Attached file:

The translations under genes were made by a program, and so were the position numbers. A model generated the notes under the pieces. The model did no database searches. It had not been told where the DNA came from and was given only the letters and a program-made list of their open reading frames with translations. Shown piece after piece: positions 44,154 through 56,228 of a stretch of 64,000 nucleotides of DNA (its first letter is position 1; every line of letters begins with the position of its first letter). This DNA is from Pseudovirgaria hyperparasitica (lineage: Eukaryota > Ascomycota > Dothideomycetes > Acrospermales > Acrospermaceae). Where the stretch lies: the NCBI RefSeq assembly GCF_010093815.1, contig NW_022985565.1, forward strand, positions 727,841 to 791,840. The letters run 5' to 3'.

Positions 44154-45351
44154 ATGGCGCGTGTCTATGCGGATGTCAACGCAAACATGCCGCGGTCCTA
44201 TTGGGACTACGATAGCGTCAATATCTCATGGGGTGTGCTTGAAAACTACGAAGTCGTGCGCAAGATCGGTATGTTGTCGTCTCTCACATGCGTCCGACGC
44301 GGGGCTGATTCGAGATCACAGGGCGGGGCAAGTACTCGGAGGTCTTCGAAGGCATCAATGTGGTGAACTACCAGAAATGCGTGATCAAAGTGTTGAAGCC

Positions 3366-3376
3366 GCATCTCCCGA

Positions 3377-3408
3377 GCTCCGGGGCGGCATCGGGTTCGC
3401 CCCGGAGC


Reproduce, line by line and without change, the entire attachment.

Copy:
The translations under genes were made by a program, and so were the position numbers. A model generated the notes under the pieces. The model did no database searches. It had not been told where the DNA came from and was given only the letters and a program-made list of their open reading frames with translations. Shown piece after piece: positions 44,154 through 56,228 of a stretch of 64,000 nucleotides of DNA (its first letter is position 1; every line of letters begins with the position of its first letter). This DNA is from Pseudovirgaria hyperparasitica (lineage: Eukaryota > Ascomycota > Dothideomycetes > Acrospermales > Acrospermaceae). Where the stretch lies: the NCBI RefSeq assembly GCF_010093815.1, contig NW_022985565.1, forward strand, positions 727,841 to 791,840. The letters run 5' to 3'.

Positions 44154-45351
44154 ATGGCGCGTGTCTATGCGGATGTCAACGCAAACATGCCGCGGTCCTA
44201 TTGGGACTACGATAGCGTCAATATCTCATGGGGTGTGCTTGAAAACTACGAAGTCGTGCGCAAGATCGGTATGTTGTCGTCTCTCACATGCGTCCGACGC
44301 GGGGCTGATTCGAGATCACAGGGCGGGGCAAGTACTCGGAGGTCTTCGAAGGCATCAATGTGGTGAACTACCAGAAATGCGTGATCAAAGTGTTGAAGCC

Positions 3366-3376
3366 GCATCTCCCGA

Positions 3377-3408
3377 GCTCCGGGGCGGCATCGGGTTCGC
3401 CCCGGAGC